Now run the following command.

esxcli system module parameters set -m qla2xxx -p "ql2xmaxqdepth=255 ql2xloginretrycount=60 qlport_down_retry=60"

Note that you can also set it via Disk.SchedNumReqOutstanding (DNSRO), where the default value is 32. Keep in mind that this setting is only enforced when more than one VM is active on the datastore. This is a global setting too, so if you’ve set the DNSRO value to 64, for example and you have two datastores in place, one with 4 VMs and one with 6 VMs, each VM will get 64 as the queue depth value. VMware recommend that this value be set to the same as the VMkernel module driver value.

You can also modify the queue depth in the Windows guest OS my modifying the registry settings of the OS.

In any case, go check out the document. It’s one of the more useful white papers I’ve seen from a vendor in some time.

EMC – DIY Heatmaps – Updated Version

Mat has updated the DIY Heatmaps for EMC CLARiiON and VNX arrays to version 4.01. You can get it from the Utilities page. Any and all feedback welcome.

Updates and Changes to the script

  • Add database storage / retrieval for performance stats. The database size will be approximately 2.1 x the size of the NAR file based on the default interval of 30 minutes. On my PC it took a bit over 9 hours to process 64 NAR files into a database, the NAR files were 1.95GB and the resulting database was 4.18GB. However running the script over the database to produce a heatmap only takes seconds.
  • Changed to use temporary tables for transitional data.  This should slightly reduce the size of the database file, as the temporary data is not written to disk.
  • Changed the way the script processes multiple NAR files, the script previously bunched all NAR files into a single naviseccli process, this was problematic if you were processing multiple large NAR files, the script now processes them one at a time.
  • Add command line options:

–output_db                               Output the processed NAR file to the nominated database

–input_db                                  Use the nominated database as the source of data for the heatmap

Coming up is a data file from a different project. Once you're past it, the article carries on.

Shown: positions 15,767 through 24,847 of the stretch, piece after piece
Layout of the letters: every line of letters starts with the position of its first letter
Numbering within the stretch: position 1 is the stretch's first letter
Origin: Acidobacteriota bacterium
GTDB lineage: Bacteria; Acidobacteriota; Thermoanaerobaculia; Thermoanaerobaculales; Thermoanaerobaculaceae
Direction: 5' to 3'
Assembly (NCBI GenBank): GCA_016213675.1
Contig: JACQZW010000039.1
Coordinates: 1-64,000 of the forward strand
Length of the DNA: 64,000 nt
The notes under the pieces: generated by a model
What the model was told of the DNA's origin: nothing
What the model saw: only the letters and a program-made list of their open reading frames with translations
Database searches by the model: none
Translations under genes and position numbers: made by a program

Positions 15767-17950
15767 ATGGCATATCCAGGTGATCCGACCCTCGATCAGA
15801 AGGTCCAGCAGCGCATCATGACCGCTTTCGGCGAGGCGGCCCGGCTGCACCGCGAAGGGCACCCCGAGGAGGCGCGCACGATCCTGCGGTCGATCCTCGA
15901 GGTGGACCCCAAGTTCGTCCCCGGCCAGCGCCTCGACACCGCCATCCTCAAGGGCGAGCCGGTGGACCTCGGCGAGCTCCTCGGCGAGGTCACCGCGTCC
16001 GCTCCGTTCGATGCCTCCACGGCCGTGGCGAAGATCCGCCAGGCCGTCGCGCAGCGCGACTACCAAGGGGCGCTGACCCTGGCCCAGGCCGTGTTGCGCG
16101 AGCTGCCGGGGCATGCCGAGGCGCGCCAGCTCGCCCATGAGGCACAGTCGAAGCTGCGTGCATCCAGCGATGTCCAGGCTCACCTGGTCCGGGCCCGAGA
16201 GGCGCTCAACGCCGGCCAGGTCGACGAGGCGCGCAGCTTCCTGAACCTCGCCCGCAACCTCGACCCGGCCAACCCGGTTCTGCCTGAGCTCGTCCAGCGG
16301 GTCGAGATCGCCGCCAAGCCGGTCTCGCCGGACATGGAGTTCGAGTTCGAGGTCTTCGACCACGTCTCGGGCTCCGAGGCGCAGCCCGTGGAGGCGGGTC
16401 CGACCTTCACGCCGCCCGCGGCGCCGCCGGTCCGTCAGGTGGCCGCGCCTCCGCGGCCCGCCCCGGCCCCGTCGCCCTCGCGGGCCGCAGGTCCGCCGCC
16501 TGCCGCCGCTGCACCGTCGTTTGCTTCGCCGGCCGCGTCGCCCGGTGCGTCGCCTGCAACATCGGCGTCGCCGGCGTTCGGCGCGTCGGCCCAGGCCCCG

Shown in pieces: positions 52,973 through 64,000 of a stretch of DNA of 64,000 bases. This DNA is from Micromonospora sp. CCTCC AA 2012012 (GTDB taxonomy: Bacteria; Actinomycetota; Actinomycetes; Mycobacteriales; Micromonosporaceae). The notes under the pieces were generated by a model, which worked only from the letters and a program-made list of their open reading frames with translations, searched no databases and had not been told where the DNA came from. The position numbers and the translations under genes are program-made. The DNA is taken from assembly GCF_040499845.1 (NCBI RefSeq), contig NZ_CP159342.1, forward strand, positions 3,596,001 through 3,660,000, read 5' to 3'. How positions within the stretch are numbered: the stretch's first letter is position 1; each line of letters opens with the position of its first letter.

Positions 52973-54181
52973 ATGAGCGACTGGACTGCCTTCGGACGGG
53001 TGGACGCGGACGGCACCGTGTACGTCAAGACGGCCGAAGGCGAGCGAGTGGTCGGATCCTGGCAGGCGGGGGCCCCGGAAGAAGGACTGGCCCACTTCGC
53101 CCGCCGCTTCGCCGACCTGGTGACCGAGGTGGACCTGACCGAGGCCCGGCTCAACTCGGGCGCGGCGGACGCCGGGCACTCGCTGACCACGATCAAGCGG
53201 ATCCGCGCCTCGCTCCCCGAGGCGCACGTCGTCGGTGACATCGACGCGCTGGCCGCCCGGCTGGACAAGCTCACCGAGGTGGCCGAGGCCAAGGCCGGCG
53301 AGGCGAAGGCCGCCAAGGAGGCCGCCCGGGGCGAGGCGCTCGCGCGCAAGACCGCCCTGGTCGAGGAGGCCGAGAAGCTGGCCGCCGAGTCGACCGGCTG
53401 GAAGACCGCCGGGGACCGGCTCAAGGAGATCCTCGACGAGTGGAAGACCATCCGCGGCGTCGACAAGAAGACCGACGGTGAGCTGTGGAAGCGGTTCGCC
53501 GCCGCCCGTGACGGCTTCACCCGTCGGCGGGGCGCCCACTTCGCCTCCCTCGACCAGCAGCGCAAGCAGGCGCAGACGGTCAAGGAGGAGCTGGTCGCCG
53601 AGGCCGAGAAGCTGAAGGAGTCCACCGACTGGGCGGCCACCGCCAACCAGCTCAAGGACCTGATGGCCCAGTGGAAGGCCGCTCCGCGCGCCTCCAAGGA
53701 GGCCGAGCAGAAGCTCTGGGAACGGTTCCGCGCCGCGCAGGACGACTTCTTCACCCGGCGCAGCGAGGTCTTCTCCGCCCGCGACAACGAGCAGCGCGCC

–s_date                                       Specify a start date/time must be in the format (with quotes if specifying date and time “mm/dd/yyyy hh:mm:ss”

–e_date                                       Specify an end date/time

–retrieve_all_nar                     When retrieving NAR files from the array, you can now retireve all nar files (it wont overwrite files already downloaded)

–process_only_new                 If you are downloading NAR files, only process files that haven’t been downloaded previously

–max_nar_files                        Set the maximum number of files to download and process


Please let us know if you find any bugs or problems with the script, or if you have any further suggestions for changes and enhancements.



EMC – DIY Heatmaps – Updated Version

Mat has updated the DIY Heatmaps for EMC CLARiiON and VNX arrays to version 3.0211. You can get it from the Utilities page here. Any and all feedback welcome. Changes below:

Add –min_colour, –mid_colour, –max_colour options (just a change of spelling of colour)

Remove case sensitivity for colours

Added FC SSD drive type

EMC – DIY Heatmaps – Updated Version

Mat has updated the DIY Heatmaps for EMC CLARiiON and VNX arrays to version 3.021. You can get it from the Utilities page here. Any and all feedback welcome. Changes below:

Add command line options:


–min_color –mid_color –max_color

To allow the user to select different color schemes for their heatmap graphs. The available colors to choose from are (red, green, blue, yellow, cyan, magenta, purple, orange, black, white)



Change the granularity of the heatmap steps, for example on an attribute like % Utilization, if steps is set to 20, there will be different color bands for 0-4%, 5-9%, 10-14%,etc the default is 10 so color bands will be at 0-9%,10-19%,20-29%, etc



This option will allow you to display detail heat graph for an object over time when it has been selected. For example, selecting the SP-B heatmap object below, produces a heat graph for that object over the duration of the NAR file.  Thanks to Ian  for the idea and code behind this.

There have been some other script improvements that:

Add exit code checking after running naviseccli

Browser compatibility fixes – mainly with Chrome, but this should improve display consistency across different browser platforms

EMC – DIY Heatmaps – Updated Version

Mat has updated the DIY Heatmaps for EMC CLARiiON and VNX arrays to version 3.020. You can get it from the Utilities page here. Any and all feedback welcome.